LW: It starts in Brisbane in September. Then the next confirmed date is Hong Kong in 2020. Everything else is confidential. We are hoping and expecting for multiple language versions to exist in the next couple of years, but always with Rambert. It is the dance company co-producing it. The production will continue to evolve around that. I think it’s worth saying that one of the problems with making work for a festival is that it gives you a very short lead time: less than a week of technical rehearsals, three previews and then you’re up. Normally, with work of this scale and complexity, if you were at the National Theatre, you’d have two or three weeks, on Broadway nine weeks.



Invisible Cities. Conceived and created by 59 Productions for Manchester International Festival 2019.

I think the world has to embrace the fact that what we’re doing is offering glimpses into a really ambitious project, but it’s still in development. If it wasn’t for the fact that this had a future life, I’d be a bit sad. We’ve got so far, but I’d really love to drill into the drama more fully. We did some great dramaturgical work, but I would really like to get into the essence of the philosophical conversations, continuing to work with the actors on meaning - what the whole production is saying, not just the characters. It’s not about adding more, but everything’s just coming into focus.

VS: Just as the Invisible Cities production was drawing to a close in Manchester, something else enormous was kicking off in Washington – the Apollo 50th anniversary celebration. (This event was happening within days of this interview.) Is the creative work all done and dusted?

LW: No, it’s being made right now. With maybe one or two exceptions, we always work right up to the opening. We have a team of animators in Washington on the wall right now, making tweaks, making connections. We do such a tiny amount of work that is screen-based, it’s all an interaction between a physical space and light, and the realities of the physical space and the volumetrics of an arena or monument have to affect the process so that every time we show up and try something on a building or a site or a theatre we think: “Ah, great. Now, I know what to do.” And we redo significant portions of work. Similarly with Invisible Cities, we had a team of animators in a cabin in that venue constantly reiterating work.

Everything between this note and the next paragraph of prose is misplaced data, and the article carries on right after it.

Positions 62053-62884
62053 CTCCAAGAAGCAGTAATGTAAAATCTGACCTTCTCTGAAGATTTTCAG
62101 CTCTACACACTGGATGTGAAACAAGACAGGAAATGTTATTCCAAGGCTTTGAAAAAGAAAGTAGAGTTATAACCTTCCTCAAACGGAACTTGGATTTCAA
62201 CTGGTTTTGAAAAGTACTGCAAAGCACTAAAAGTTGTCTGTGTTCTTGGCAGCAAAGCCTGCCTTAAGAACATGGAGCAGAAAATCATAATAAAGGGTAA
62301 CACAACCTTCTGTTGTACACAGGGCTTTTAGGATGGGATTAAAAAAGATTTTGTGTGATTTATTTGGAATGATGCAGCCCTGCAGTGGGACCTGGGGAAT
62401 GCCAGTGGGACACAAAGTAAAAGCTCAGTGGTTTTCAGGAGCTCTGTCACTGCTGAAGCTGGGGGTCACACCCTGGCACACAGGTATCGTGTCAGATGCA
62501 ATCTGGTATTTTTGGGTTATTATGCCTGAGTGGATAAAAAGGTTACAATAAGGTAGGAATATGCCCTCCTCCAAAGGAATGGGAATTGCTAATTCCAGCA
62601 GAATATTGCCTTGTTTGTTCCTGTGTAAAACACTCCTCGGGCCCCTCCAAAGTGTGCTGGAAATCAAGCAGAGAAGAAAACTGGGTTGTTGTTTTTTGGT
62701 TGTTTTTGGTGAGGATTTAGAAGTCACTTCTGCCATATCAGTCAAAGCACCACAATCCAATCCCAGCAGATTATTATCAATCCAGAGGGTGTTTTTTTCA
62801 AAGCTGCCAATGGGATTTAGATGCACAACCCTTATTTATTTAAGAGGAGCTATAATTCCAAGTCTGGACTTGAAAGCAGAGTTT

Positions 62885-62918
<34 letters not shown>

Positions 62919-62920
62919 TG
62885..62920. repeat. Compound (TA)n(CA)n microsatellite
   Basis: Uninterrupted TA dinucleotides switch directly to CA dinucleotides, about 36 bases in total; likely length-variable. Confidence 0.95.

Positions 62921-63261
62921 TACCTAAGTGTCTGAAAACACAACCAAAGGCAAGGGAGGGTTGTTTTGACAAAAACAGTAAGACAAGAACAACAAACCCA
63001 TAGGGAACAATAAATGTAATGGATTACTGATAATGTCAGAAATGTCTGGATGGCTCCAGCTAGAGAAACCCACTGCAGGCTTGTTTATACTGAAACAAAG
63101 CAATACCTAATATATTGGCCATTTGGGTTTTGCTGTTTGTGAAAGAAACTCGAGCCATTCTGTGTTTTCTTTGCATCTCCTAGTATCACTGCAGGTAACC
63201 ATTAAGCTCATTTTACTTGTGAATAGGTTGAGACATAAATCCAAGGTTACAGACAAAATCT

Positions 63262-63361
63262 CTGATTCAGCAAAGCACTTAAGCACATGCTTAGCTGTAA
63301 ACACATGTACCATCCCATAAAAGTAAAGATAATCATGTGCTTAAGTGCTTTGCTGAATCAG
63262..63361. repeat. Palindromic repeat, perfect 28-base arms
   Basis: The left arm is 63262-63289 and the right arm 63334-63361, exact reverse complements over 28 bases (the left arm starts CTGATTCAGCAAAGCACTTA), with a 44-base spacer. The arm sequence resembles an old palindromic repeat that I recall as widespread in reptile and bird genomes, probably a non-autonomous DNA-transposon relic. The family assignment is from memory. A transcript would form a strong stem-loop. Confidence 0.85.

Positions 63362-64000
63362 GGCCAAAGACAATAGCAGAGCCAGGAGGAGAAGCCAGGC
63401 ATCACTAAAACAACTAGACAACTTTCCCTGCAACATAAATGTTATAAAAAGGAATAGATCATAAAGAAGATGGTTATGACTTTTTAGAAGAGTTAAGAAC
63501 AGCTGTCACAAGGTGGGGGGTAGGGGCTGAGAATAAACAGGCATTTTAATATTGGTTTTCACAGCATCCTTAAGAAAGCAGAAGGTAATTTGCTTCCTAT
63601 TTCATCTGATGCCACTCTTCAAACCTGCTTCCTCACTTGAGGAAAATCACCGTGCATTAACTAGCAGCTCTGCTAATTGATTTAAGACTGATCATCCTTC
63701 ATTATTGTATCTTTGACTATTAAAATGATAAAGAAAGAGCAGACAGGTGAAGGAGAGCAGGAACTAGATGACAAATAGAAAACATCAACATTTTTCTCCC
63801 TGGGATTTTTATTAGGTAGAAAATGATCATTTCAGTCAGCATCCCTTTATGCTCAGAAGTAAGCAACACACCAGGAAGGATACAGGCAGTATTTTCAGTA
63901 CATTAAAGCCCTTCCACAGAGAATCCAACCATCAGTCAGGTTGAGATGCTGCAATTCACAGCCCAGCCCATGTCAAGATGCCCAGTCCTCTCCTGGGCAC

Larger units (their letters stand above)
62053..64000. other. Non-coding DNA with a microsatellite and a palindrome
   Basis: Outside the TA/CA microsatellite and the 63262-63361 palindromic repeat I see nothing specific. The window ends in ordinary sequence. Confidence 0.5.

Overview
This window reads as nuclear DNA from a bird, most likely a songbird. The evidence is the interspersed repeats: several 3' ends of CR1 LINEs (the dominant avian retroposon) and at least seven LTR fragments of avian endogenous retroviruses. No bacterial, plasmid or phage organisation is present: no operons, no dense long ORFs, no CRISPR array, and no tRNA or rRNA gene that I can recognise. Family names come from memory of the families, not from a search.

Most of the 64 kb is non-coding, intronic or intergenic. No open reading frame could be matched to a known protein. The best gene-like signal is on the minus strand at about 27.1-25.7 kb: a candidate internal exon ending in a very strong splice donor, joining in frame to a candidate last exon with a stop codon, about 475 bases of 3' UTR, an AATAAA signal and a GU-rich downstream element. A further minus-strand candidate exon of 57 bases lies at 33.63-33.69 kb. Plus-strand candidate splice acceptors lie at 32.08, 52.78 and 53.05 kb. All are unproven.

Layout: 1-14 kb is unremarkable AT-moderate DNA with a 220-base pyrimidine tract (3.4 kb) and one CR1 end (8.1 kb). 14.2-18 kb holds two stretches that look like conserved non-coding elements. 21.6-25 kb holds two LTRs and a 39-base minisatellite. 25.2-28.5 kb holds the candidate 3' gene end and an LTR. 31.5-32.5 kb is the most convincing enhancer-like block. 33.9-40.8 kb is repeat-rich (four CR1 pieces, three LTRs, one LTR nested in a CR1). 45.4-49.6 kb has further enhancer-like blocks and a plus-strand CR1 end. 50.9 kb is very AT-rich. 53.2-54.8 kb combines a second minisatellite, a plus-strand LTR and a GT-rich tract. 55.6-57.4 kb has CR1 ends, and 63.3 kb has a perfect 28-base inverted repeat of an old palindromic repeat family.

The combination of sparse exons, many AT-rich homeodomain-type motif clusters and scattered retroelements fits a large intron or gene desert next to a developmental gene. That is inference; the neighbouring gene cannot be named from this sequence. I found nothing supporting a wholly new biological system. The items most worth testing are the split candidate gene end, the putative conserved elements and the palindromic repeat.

Apollo 50: Go for the Moon, created by 59 Productions, conceived and commissioned by the Smithsonian’s National Air and Space Museum to mark the 50th anniversary of the Apollo 11 voyage. Photo: Evelyn Hockstein.

VS: So, given that you work across so many fields – museums, events, theatre – and work with so many different people, how do you find your collaborators and clients, or do you have people queueing up to work with you?

LW: Increasingly, people do come and find us. There is something about the eclectic nature of our projects, and our portfolio is so extensive now that it kind of speaks for itself. And people can identify - especially if they have got something unusual in their head - that we have various different routes into distilling and then delivering a story. We have many tools at our disposal on that front. Including now a big company of dancers.

VS: What would you say is the 59 Productions signature?